Today’s unanimous Supreme Court decision in Evenwel v. Abbott is a big victory for Democrats, and leaves alone the long-established understanding of “one person, one vote” guaranteed by the Fourteenth Amendment and settled by the Court in the 1960s. The question at issue was what does “one person, one vote” actually mean? When creating legislative and congressional districts, do you count the number of people in the district, whether they can vote or not, or the number of eligible voters? The plaintiffs alleged that counting people dilutes the voting power of citizens residing in districts that are home to smaller concentrations of non-voting residents.
The partisan political issue in the case, and frankly, the reason that it was brought by the conservative “Project on Fair Representation”, is that a shift towards counting eligible voters and away from counting people, regardless of whether they can vote (think children, green card holders, prisoners, illegal immigrants) will mean that in many states there will be a shift of power away from urban areas (that generally have a higher percentage of non-eligible voters and tend to skew non-white and Democrat) towards rural areas (that tend to skew white and Republican). This was their ultimate aim. The court didn’t go there. Justice Ginsburg said that by counting all people in a district, it reflected the idea that “state legislators should be responsive to the concerns of all of their constituents, not just those who can vote.”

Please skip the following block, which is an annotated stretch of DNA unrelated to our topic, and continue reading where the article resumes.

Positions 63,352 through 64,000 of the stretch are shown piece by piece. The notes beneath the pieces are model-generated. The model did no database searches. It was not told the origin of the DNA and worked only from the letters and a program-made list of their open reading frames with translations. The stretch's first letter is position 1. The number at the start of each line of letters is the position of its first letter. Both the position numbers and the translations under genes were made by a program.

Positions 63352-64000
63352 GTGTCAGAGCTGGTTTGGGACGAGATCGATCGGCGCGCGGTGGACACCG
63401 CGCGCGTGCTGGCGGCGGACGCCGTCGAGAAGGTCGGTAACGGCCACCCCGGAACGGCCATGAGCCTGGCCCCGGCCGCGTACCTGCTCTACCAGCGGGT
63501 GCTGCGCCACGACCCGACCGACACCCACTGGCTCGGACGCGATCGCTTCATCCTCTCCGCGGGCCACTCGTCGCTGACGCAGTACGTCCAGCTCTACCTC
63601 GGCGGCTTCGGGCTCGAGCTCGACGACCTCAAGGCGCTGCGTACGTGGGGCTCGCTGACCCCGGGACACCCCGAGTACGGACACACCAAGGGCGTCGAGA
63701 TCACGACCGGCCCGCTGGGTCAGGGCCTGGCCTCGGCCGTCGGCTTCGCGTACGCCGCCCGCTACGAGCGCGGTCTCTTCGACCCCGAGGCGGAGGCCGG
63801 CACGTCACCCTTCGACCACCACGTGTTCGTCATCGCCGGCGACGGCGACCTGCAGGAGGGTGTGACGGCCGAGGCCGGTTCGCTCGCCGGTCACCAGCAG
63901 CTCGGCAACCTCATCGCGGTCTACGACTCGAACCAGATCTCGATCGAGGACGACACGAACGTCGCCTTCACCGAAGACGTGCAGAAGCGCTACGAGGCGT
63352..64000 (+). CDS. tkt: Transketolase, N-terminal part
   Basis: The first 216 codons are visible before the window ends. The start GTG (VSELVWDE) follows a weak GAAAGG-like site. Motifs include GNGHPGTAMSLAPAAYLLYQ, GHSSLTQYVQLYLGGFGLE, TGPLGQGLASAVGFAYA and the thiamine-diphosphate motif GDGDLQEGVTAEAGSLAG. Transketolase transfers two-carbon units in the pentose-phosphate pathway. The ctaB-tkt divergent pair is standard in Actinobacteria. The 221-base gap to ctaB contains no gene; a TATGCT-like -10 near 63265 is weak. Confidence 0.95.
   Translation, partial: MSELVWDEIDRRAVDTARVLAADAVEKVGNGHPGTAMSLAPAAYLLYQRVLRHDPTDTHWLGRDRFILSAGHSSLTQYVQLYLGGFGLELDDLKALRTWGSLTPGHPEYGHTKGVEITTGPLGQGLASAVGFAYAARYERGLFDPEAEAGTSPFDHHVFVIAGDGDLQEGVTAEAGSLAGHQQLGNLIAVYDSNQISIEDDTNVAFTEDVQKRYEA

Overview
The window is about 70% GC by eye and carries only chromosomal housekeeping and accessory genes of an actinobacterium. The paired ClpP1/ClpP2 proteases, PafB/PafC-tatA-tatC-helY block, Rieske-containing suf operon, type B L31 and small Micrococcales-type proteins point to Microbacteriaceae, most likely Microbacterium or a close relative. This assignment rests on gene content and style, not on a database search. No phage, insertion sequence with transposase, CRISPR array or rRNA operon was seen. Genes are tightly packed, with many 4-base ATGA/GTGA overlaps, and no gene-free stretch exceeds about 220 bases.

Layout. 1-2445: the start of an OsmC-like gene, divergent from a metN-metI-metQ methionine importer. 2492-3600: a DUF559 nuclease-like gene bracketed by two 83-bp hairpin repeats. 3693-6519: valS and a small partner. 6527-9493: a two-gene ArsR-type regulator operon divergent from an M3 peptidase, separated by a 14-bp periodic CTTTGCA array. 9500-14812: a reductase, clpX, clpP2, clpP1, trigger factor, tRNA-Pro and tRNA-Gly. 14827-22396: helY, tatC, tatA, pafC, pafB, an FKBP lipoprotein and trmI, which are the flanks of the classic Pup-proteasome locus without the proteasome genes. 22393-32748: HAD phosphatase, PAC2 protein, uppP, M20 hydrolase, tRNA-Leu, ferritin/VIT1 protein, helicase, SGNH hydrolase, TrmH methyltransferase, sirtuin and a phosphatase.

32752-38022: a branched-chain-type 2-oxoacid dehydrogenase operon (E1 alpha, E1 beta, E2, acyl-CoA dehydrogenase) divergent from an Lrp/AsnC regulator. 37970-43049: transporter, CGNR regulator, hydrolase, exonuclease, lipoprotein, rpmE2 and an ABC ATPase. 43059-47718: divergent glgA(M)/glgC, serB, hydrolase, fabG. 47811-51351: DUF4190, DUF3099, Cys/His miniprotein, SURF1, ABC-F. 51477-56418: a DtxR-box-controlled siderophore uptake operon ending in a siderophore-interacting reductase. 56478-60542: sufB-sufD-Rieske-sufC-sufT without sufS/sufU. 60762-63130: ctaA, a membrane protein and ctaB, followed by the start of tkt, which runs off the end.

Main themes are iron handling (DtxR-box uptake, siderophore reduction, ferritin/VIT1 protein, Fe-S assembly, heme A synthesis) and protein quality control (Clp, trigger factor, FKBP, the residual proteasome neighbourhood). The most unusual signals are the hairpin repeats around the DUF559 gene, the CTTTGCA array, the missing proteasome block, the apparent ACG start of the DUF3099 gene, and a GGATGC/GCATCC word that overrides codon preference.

The unanimity of the decision means that the lack of an Obama Court nominee makes no difference to the outcome here. But, now conservatives are zero for two after this decision, and the recent union dues case, Freidrichs. These losses, plus a somewhat likely Clinton-Trump match-up in the General Election (though we’ll see what happens in the Wisoncin primary…) can only increase pressure on the GOP to halt their obstructionism and salvage what they can from a Garland appointment.